Now distinct from the ancient and often impractical style of Muay Boran and the antiquated style of Krabi Krabong, truly authentic Muay Thai kickboxing is booming in popularity worldwide and can be learned straight from the source at Precision MMA in Dutchess County, New York. Precision’s head Muay Thai instructor Karl Nemeth is himself an AKBF Muay Thai champion who has learned the style straight from none other than world famous Muay Thai champion Kaensak Sor Ploenjit. Kaensak is considered to be amongst the top five greatest Muay Thai fighters who has ever lived, and that’s including all of the ancient practitioners of Muay Boran and Krabi Krabong and members of royalty who practiced these arts, such as “The Tiger King” Luang Sorasak. With 30 years of experience in the art and having had over 300 fights, Kaensak is an authentic Nak Muay (the thai term for kickboxer) in every sense of the word. As such, when students at Precision in Dutchess County learn Muay Thai from Karl they are learning techniques which are one hundred percent Thai in origin and are pure in their direct lineage from ancient Thai masters. Every kick, punch, knee, elbow, trip and clinch tactic taught by Karl was shown to him by Kaensak himself who proved it’s effectiveness in over 300 Thai fights in packed stadiums all across Thailand. Other martial arts’ schools can hardly make the same claim. In fact, it would be extremely difficult to find more than one or two schools in all of the United States, let alone Dutchess County, which can claim such a pure lineage. Most would have to travel to Thailand to get this sort of instruction, but Precision in Dutchess County offers it for an affordable price at an accessible and newly renovated location. Precision is also on the cutting edge of a further evolution of Muay Thai in terms of how it can properly be used in a Mixed Martial Arts’ context. Along with Karl, our head Mixed Martial Arts’ and Jiu-Jitsu instructor Brian McLaughlin can also show students how authentic traditional Muay Thai can be combined with arts like BJJ, Wrestling and Boxing to produce a well-rounded fighter. But most of all, our product speaks for itself, since the Muay Thai Karl teaches (as taught to him by Kaensak) is now producing more authentic Nak Muays at Dutchess County’s Precision who are themselves using the art to win local kickboxing fights in spectacular fashion.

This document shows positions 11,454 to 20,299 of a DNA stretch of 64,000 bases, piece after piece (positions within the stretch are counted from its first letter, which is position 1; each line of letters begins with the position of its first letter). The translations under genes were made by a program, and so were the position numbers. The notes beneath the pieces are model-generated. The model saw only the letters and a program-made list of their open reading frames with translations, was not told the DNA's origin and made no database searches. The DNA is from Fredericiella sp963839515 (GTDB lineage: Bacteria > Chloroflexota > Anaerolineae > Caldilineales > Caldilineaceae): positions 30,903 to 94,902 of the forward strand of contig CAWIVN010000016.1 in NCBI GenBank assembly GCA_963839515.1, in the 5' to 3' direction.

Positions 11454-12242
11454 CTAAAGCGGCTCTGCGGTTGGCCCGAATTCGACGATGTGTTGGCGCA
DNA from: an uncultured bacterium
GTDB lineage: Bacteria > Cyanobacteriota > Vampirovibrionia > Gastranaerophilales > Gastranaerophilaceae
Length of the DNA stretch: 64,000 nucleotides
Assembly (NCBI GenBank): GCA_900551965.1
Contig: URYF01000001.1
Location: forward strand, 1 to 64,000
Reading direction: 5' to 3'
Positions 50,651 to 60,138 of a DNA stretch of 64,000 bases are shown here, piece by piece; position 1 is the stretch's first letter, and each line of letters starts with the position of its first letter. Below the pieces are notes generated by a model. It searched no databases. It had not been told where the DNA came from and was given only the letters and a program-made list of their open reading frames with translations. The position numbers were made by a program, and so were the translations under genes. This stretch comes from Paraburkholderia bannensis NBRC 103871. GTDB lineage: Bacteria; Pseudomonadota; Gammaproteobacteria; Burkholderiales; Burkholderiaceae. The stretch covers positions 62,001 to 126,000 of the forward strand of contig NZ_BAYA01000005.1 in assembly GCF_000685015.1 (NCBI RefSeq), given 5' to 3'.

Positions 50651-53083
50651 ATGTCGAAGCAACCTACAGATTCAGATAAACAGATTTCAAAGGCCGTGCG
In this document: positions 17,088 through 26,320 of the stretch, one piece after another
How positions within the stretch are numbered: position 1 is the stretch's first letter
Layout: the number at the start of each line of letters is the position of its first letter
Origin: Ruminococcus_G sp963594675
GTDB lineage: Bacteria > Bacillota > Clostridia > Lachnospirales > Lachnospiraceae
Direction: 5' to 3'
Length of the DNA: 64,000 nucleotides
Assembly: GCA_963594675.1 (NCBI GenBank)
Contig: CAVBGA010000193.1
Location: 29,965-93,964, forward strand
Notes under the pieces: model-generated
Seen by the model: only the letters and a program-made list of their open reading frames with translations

From Krabi Krabong to Muay Boran to modern day Muay Thai Kickboxing, the same striking art which the ancient Thais and Siamese used to defend their country against the Burmese is alive and well at Precision MMA in Dutchess County, New York. Hundreds of years and thousands of miles have only increased the effectiveness of this diverse fighting style which has found equal success in the ring and on the battlefield. Come train with Karl at Precision for 30 free days and learn Muay Thai straight from the source.

Poughkeepsie Boxing

Dutchess County Muay Thai

Precision MMA in Dutchess County is now offering a 30-Day FREE trial to all new Dutchess County Muay Thai students.  If you’re interested in training Muay Thai at the Hudson Valley’s premiere martial arts gym, then give us a call at 845-392-8495.  You can also stop in at 1097 Route 55, Lagrangeville NY 12540.

Jamey Bazes is a lifelong martial artist holding a brown belt in both Brazilian Jiu-Jitsu and Kenpo Karate.  He also holds a master’s degree from SUNY New Paltz.  He is a student of Precision Mixed Martial Arts in LaGrange, NY (near Poughkeepsie) and a decorated competitor including a Delaware Brazilian Jiu-Jitsu State Championship and a NAGA World Title.  To train with Jamey in Poughkeepsie NY check out Precision MMA http://www.poughkeepsiemuaythai.com

May 162013
Dutchess County Kickboxing

Dutchess County Kickboxing

Without a doubt the most popular striking art practiced by mixed martial artists these days, such as those who train at Precision MMA in Dutchess County, New York, is Muay Thai Kickboxing.  Dating back to seventeenth century Thailand, this style has proven to have lethal effectiveness on both the battlefield and in the sport arena.  However, its uses are not confined to sportive competition or militaristic use by ancient Thai and Siamese armies.  This multi-faceted form of combat is extremely effective for civilian self-defense scenarios.  Additionally, Muay Thai workouts are excellent for getting into peak physical condition and form the basis for many cardio kickboxing programs across the country.  Precision MMA in Dutchess County, New York is one gym which offers a Muay Thai program capable of getting anyone into shape in record time as well as providing effective skills for use in practical street self-defense.